Genetic Karyotyping Saves Zoo Dik Diks

Guenther's dik dik

Günther’s dik dik

“Can you do a paternity test on a chimpanzee?” “Can you figure out how closely related this group of California condors is?” We here at the Genetics Division of the San Diego Zoo Institute for Conservation Research frequently gets requests like these from other zoos. So when the studbook keeper (a person who keeps the history and pedigree of a single species) for dik diks stopped by last year and asked us how a cytogenetic study that was done here in the early 1990s told the story of reproduction in zoo dik diks and what that meant for their animal management, we were ready to explain.

What is a dik dik? It is a very small antelope (only a royal antelope is smaller). They are very cute animals, gray-brown with an elongated nose, and the males have horns whereas the females do not. These antelope live in pairs and not herds, and there are five known species.

Kirk's dik dik

Kirk’s dik dik

Back in the 1970s and 1980s, many dik diks were imported into zoos in North America. These dik diks all looked similar, and exactly what locations these animals came from and if they were the same species or subspecies was not known. When zookeepers started to notice that there were issues with reproduction, it was decided that it was important to look at their chromosomes.

So a large study was started and 127 animals were karyotyped (a karyotype is a chromosomal map). It was discovered that there were two species in the North American zoo populations: the Günther’s dik dik Madoqua guentheri and the Kirk’s dik dik Madoqua kirkii. The Günther’s dik dik we studied was found to have a Robertsonian translocation (a chromosomal rearrangement where two chromosomes are joined), which meant they had a chromosome number ranging from 48 to 50. The Kirk’s dik dik was more complex. We found four different subspecies, and each had a different-looking karyotype (named cytotypes A–D).

In this male Günther’s dik dik karyotype, you can see the example of a Robertsonian translocation where in any given animal you could have either two #5 chromosomes and two #17s or two joined 5 and 17 chromosomes (5:17) or one of each, as in this example.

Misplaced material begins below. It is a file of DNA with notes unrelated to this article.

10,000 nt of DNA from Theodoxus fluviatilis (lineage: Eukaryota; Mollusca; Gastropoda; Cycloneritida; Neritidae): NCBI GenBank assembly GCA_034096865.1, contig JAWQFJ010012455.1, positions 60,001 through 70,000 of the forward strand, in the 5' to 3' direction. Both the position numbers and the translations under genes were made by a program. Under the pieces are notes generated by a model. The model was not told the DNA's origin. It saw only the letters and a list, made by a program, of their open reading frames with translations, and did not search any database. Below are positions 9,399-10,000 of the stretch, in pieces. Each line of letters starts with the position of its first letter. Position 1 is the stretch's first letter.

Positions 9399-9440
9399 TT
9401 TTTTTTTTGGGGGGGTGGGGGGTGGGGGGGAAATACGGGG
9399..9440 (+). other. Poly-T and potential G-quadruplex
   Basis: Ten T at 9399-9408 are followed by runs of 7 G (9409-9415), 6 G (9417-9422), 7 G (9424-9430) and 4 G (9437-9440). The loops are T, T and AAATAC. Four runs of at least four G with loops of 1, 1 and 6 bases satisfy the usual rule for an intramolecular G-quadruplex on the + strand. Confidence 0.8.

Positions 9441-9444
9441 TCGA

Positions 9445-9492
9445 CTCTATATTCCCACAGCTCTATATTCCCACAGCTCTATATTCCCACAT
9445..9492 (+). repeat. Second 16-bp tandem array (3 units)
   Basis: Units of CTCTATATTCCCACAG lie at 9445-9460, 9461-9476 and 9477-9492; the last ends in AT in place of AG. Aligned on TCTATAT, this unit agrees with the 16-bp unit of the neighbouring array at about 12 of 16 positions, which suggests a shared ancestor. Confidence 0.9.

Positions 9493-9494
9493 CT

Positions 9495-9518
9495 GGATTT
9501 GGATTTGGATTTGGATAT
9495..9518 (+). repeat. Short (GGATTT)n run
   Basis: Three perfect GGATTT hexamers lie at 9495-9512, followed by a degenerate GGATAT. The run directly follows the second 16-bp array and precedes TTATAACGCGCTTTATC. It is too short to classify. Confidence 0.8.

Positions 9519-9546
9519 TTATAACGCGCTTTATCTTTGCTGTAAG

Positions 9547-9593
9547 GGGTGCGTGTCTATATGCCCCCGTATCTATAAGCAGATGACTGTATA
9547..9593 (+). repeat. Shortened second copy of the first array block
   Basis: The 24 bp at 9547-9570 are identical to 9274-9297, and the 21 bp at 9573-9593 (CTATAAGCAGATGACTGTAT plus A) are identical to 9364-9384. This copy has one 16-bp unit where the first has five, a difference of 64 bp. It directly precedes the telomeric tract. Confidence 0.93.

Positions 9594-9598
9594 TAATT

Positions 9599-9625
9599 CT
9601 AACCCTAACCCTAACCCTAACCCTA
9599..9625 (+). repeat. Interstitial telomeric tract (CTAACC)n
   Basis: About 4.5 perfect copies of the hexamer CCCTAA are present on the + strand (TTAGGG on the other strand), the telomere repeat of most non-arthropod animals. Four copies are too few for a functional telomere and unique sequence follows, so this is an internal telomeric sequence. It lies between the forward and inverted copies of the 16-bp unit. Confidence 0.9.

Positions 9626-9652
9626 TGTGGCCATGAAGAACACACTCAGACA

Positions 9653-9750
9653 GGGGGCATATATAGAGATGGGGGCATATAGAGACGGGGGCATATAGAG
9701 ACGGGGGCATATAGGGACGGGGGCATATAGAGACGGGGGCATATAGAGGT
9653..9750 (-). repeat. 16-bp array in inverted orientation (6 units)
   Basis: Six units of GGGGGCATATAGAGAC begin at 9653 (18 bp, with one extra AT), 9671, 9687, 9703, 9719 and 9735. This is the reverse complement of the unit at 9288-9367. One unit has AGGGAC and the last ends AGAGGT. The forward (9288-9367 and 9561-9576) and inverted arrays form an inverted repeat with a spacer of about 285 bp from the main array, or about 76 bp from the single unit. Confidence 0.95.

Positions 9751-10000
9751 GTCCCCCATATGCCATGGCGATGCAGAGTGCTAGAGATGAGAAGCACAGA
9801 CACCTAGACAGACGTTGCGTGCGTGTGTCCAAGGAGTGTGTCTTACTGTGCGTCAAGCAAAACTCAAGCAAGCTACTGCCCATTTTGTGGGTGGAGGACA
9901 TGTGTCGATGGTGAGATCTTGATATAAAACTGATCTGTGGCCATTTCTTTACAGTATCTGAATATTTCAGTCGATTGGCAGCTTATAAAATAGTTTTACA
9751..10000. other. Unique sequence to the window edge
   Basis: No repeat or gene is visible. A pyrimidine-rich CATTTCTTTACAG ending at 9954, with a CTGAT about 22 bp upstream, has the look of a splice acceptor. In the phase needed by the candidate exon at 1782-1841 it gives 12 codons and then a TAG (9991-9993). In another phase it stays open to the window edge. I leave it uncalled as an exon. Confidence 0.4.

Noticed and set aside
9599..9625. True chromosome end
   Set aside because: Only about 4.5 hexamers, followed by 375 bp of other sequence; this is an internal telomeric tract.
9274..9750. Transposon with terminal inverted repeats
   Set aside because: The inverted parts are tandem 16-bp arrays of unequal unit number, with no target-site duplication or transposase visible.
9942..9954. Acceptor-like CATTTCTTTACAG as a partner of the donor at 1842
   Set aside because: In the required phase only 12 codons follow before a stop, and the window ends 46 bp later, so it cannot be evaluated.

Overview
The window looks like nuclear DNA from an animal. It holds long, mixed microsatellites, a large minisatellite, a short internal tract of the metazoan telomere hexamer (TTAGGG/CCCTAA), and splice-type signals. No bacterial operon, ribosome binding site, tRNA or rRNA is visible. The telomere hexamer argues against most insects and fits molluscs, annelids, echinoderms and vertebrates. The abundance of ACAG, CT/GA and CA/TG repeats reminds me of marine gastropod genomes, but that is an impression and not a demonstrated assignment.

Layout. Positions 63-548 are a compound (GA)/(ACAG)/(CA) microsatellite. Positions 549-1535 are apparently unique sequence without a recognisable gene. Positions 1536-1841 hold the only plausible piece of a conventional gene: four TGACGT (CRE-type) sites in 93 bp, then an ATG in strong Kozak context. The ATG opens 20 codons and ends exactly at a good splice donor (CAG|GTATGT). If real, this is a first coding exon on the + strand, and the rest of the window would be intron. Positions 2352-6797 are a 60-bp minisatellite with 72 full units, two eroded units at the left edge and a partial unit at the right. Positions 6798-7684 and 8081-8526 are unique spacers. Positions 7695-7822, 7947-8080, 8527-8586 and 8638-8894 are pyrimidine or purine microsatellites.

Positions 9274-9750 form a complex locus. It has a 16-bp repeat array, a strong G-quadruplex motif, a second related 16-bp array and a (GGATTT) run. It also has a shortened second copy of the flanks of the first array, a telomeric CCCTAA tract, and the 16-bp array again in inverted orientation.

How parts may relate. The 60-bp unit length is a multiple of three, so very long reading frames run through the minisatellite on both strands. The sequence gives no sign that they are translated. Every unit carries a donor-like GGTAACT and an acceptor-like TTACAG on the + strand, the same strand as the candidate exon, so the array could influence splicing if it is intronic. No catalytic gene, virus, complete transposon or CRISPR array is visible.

Click to enlarge! In this male Günther’s dik dik karyotype, you can see the example of a Robertsonian translocation where in any given animal you could have either two #5 chromosomes and two #17s or two joined 5 and 17 chromosomes (5:17) or one of each, as in this example.

So how does this impact reproduction in zoo dik diks? It was discovered that there were Günther’s dik diks and Kirk’s dik diks that were housed together, and they would have hybrid offspring that were sterile. In addition, when some of the different cytotypes (subspecies, cytotype A and B) were housed together, their male offspring were also sterile. This was why there was a decline in reproduction in the dik dik. To correct this trend, we needed to work with the studbook keeper to make sure all the dik diks were karyotyped and correctly identified and then housed together by species or subspecies.

This female Kirk’s dik dik is Cytotype A.

Click to enlarge! This female Kirk’s dik dik is Cytotype A.

Karyotyping and animal management helped rescue the dik dik, and this karyotyping process is still being done today. We have recently received samples from six Kirk’s dik diks from two zoos in North America and looked at their chromosomes. They were all cytotype A and are now included in the breeding program for dik diks. Have you seen the Kirk’s dik diks at the Zoo and Safari Park? Look for them in the Park’s Nairobi Village or the Zoo’s Elephant Odyssey.

Suellen Charter is a research coordinator for the San Diego Zoo Institute for Conservation Research. Read her previous post, Frozen Zoo: Sharing Our Knowledge.

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